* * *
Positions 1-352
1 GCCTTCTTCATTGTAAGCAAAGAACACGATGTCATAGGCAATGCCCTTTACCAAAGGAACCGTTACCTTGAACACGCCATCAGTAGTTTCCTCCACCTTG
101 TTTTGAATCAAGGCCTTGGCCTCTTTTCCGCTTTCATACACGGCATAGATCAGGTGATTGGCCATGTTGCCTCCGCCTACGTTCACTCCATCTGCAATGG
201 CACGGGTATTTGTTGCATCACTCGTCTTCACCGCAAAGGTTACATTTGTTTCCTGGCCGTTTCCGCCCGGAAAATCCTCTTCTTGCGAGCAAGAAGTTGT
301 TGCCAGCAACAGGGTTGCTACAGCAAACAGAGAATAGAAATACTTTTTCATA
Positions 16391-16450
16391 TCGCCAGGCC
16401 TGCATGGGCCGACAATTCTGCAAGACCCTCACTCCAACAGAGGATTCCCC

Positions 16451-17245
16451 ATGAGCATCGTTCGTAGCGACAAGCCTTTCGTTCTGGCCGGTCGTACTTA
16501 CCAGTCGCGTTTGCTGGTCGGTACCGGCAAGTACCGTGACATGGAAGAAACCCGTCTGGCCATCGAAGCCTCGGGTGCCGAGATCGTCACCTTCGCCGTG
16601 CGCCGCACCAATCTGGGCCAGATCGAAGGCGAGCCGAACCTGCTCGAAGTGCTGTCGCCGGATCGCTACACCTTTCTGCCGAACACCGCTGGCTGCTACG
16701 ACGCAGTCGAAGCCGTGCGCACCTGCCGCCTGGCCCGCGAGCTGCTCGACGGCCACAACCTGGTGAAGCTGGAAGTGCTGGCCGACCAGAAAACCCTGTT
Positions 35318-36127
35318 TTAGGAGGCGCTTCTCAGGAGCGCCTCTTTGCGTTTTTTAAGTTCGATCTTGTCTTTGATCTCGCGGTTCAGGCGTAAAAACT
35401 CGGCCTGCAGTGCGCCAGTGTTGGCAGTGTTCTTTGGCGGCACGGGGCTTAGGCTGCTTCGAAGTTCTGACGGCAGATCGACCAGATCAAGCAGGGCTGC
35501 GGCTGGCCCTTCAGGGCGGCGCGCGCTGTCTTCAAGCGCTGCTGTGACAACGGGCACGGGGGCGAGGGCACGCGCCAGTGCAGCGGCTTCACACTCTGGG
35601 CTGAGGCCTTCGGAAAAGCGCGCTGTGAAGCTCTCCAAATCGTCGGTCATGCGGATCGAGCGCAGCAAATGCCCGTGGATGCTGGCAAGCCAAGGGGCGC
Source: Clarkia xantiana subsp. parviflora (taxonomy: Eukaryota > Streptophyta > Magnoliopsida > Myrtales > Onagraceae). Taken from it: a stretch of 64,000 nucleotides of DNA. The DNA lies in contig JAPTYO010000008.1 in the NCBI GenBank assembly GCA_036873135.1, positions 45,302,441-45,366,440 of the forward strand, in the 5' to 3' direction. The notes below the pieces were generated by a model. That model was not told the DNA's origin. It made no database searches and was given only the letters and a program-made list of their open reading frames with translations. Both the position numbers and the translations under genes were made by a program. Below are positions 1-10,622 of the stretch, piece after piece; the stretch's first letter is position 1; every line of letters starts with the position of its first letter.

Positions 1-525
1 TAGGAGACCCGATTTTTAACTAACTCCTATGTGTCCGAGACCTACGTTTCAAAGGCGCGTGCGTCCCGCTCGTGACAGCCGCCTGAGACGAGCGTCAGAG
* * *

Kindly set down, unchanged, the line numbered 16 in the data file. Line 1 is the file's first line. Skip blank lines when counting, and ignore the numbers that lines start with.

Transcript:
35401 CGGCCTGCAGTGCGCCAGTGTTGGCAGTGTTCTTTGGCGGCACGGGGCTTAGGCTGCTTCGAAGTTCTGACGGCAGATCGACCAGATCAAGCAGGGCTGC